What is Magnesium Silicate | Uses | Safety | Side Effects
Magnesium silicate or more correctly called synthetic magnesium silicate, used as an anticaking agent in food. The European food additive number for it is E553a(i). It is to distinguish from Talc (E553b), which is a naturally occurring form of hydrous magnesium silicate.
What is Magnesium Silicate?
It is a synthetic compound with the molar ratio of magnesium oxide to silicon dioxide approximately 2:5. Like calcium silicate, it is also a hypothetical oxide but in fact not a real mixture of magnesium oxide and silicon dioxide.
How is it Made?
It can be produced by the precipitation reaction of a soluble silicate ( e.g.sodium silicate) with magnesium salt (e.g. magnesium sulfate or magnesium chloride).
|Appearance||Fine white odourless powder|
|Chemical formula||xMgO.ySiO2.zH2O, food grade complies with|
|Solubility||Insoluble in water|
What are the Uses?
Food grade magnesium silicate is an anticaking agent used in table salts and vanilla powder. Here would not introduce its detailed or other uses due to its few food applications compared with talc (E 553b).
And it was indicated by EFSA that 89% of the foods labeled with silicates (E 552–553) were related to the use of talc which was reported by Mintel GNPD. That’s to say, the natural hydrous magnesium silicate is used largely as a food additive, also in cosmetics and pharmaceuticals.
Is Magnesium Silicate Safe to Eat?
Yes, its safety when used as a food additive has been approved by the U.S. Food and Drug Administration (FDA), European Food Safety Authority (EFSA), Joint FAO/WHO Expert Committee on Food Additives (JECFA), as well as other authorities.
It is generally recognized as safe (GRAS) when used at levels not exceed 2% in table salt in accordance with good manufacturing practice. ()
Magnesium silicate E553a(i) and magnesium trisilicate E553a(ii) are listed in Commission Regulation (EU) No 231/2012 as an authorised food additive and categorized as “additives other than colours and sweeteners” ()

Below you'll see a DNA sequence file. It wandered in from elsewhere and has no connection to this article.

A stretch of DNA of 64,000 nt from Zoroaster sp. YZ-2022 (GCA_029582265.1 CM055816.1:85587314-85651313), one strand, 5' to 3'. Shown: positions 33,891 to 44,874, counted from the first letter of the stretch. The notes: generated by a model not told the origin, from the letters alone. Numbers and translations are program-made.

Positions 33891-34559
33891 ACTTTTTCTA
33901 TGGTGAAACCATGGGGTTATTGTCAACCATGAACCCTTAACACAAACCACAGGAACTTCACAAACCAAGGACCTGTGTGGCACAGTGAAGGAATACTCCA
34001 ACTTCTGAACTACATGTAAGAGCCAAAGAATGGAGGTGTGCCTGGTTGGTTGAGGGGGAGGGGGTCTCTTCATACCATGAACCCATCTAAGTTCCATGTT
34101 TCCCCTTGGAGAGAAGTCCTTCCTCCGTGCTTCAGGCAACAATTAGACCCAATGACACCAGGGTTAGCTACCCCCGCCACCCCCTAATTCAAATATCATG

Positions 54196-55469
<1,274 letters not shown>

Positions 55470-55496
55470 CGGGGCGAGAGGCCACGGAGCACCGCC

Safety Re-evaluation in 2018
The absorption of silicate was very low and there was no indication for genotoxicity or developmental toxicity and no adverse effects were observed. However, its safety cannot be assessed due to the lack of reliable data on subchronic and chronic toxicity, carcinogenicity, and reproductive toxicity. ()
The following food may contain with it ():
- Dried powdered foods
- Tablet and coated tablet form foods
- Sliced or grated cheese hard and semi-hard cheese
- Processed cheese
- Cheese products
- Table-top sweeteners in powder/tablets form
- Salt and salt substitutes
- Seasonings and condiments
- Food supplements supplied in a solid form/liquid form
- Chewing gum
- Dry powdered polyols
UK Food Standards Agency
Categorized in “Others” ()
Food Standards Australia New Zealand
It is an approved ingredient in Australia and New Zealand with the code number 553. ()
Function class: food additive, anticaking agent, filtering acid. ()
Acceptable daily intake: ADI “not specific” set in 1982. ()
What are the Possible Side Effects?
It is common that sometimes consumers have questions whether magnesium silicate is bad for our health and what are the possible health risks. It is generally considered safe but some people may be allergic or sensitive to it.
Now you may have a well understanding of the anticaking agent – magnesium silicate E553a(i), from its production; uses; approved safety, possible side effects.
What kinds of food packaging have you found this ingredient in? Let me know in the comments.
Founder of FoodAdditives.net: major in pharmaceutical in university and have been selling food additives since 2012. I would like to help readers expand their knowledge of ingredients in their food.